Packers’ QB Love seizing opportunity

By Chris Havel

While Rodgers drama carries on, 2020 top pick Jordan Love gobbling up reps

GREEN BAY, Wis. – The Packers traded up in the first round of the 2020 draft to select Jordan Love because they projected his talent and potential to be that of an upper-echelon NFL starting quarterback.

The key words there are “projected” and “potential.”

Due to circumstances out of Love’s control, the former Utah State star has done nothing to disprove himself as capable of being “that guy.”

The COVID-19 pandemic wiped out the NFL’s preseason and forced offseason Zoom meetings and an abridged training camp. While Love did his best to grasp a whole new world in Green Bay, Packers head coach Matt LaFleur and quarterback Aaron Rodgers grew together in the offensive scheme. It created better communication, collaboration and cohesion which ultimately spawned the NFL’s top-rated offense.

Throughout the 13-3 season and into the NFC championship, Love had a front-row seat to quarterback excellence. Rodgers played the position the way LaFleur could only dream Ryan Tannehill might, and even at that Tannehill proved to be quite successful in Tennessee.

Rodgers’ MVP season with 48 touchdown passes to five interceptions was a real-time tutorial for Love. He doesn’t have to guess at what it is that makes great quarterbacks like Rodgers. He saw it firsthand.

Now, it’s time to apply it.

The Packers’ second week of OTA’s began Tuesday. The initial reports regarding Love’s performance in Week 1 have been encouraging.

While Rodgers sits out this OTA, Love has been insatiable in terms of the number of reps he’s been gobbling up. He appears to have more command in the huddle and a greater grasp of the offense, which is to be expected. He also continues to work on his accuracy, which by extension means his footwork, so he can one day run the attack with precision.

Love’s confidence also appears to be in a good place. He is willing to correct teammates if they run a wrong route or line up incorrectly. He is slowly but surely growing up in LaFleur’s scheme.
Blake Bortles’ presence is a bonus.

Bortles, a veteran and great locker room presence, according to former teammates, will be a good sounding board for Love. Bortles knows the demands of playing the position, especially before you’re NFL ready.

It will be good for Love to hear from a veteran QB not named Rodgers. The different perspectives can be invaluable to a young player.

Packers GM Brian Gutekunst called Love “a very talented developmental player.”

Translation: He’s got the mental and physical attributes, but he’s going to need more time to continue to develop.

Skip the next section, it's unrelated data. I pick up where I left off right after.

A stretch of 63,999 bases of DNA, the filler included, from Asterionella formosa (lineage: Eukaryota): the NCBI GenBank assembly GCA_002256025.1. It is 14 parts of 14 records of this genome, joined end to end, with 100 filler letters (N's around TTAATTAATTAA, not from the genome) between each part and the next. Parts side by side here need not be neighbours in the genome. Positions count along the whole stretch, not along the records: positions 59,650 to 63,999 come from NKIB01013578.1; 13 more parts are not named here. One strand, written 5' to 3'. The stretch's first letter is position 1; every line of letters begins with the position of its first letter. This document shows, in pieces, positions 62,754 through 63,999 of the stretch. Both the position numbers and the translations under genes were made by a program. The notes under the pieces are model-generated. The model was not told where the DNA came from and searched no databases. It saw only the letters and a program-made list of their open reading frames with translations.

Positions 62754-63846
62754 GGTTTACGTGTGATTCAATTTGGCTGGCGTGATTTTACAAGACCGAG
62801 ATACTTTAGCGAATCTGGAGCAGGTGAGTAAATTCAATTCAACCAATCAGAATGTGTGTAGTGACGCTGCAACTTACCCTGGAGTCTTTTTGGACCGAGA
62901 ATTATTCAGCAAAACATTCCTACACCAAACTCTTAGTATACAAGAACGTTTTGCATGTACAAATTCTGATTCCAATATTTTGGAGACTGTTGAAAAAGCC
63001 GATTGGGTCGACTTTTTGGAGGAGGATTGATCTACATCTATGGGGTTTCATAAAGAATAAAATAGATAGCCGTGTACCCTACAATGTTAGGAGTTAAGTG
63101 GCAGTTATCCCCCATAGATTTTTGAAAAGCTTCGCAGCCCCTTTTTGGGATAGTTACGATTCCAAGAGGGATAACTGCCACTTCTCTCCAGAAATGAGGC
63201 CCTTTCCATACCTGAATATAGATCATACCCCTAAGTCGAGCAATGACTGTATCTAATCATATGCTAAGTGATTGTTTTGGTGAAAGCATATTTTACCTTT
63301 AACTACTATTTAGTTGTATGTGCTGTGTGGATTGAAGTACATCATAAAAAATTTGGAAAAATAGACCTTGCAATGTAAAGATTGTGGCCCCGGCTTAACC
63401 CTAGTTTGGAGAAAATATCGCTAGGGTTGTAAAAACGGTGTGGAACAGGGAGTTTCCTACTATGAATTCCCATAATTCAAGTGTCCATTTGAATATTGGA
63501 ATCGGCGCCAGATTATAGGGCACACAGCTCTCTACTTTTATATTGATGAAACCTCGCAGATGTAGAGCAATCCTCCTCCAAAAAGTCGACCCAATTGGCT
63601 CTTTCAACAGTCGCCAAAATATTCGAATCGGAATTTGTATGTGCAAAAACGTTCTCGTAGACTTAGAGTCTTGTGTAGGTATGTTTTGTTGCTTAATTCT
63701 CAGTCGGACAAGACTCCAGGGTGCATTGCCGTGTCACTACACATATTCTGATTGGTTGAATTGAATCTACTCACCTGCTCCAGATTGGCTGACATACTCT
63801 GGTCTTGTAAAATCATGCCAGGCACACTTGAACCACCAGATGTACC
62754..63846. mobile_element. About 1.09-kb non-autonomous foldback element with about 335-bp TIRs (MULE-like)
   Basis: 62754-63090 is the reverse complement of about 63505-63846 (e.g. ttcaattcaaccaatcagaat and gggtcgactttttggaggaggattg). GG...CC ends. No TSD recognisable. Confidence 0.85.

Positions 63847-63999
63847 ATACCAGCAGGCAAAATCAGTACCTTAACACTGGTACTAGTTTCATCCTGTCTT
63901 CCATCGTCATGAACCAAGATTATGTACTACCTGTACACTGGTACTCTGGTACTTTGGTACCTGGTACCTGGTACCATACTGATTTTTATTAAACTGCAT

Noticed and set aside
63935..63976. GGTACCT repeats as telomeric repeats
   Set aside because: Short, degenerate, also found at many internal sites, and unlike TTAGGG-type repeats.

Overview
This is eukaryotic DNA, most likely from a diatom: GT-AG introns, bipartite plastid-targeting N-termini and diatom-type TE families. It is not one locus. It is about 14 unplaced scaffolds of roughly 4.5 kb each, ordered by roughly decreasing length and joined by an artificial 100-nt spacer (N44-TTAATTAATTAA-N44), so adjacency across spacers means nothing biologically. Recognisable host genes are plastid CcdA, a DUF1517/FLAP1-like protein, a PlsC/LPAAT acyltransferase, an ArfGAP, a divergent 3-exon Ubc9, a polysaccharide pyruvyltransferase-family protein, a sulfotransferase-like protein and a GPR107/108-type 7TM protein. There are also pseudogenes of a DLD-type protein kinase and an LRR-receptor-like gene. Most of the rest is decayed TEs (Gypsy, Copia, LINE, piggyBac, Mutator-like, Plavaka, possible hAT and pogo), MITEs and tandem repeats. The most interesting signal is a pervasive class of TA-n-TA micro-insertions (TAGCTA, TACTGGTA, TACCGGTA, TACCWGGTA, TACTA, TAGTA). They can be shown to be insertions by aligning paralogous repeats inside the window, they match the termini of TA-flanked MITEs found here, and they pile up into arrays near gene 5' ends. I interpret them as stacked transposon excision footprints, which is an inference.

If Rodgers’ holdout drags on – and a regular season looms – I suspect LaFleur will name Bortles as his starting quarterback, with Love holding the clipboard.

I think that will be the case whether Love plays terrific, terrible or somewhere in between during the preseason. Bortles is the buffer zone until it’s absolutely clear that A) Rodgers isn’t coming back and B) the Packers need to move forward and prepare to win games.

Bortles – and LaFleur’s scheme – gives them their best chance now. However, if Love’s play is strong in the preseason, LaFleur may look to get him some snaps in games when that typically wouldn’t happen.

When the Packers drafted Love, they did it with the conviction that he could become a winner in the NFL. Some scouts rated Love behind Joe Burrow but ahead of Justin Herbert and Tua Tagovailoa. All three played well as NFL rookie quarterbacks, and their supporting casts weren’t as good as Green Bay’s on offense.

Rodgers’ holdout is unfortunate, to say the least, but if there’s a way to make the most of it, it’s Love’s opportunity to run the show. He’s got an accomplished set of teachers in LaFleur, Nathaniel Hackett and the rest.

All of this should accelerate Love’s development.

The Packers’ recent draft, and the re-signing of Aaron Jones, coupled with a strong offensive line, gives hope that Green Bay can win whether it’s Bortles or Love at quarterback.

The Packers went 9-7 in each of Brett Favre’s first three seasons. Green Bay went 6-10, 11-5 and a Super Bowl victory in Rodgers’ first three seasons.

Clearly, patience is going to be required with Love. Furthermore, Packers’ fans are going to have to readjust their expectations at quarterback. But if Love is the player the Packers believe he can be – and they set him up for success – the victories will follow.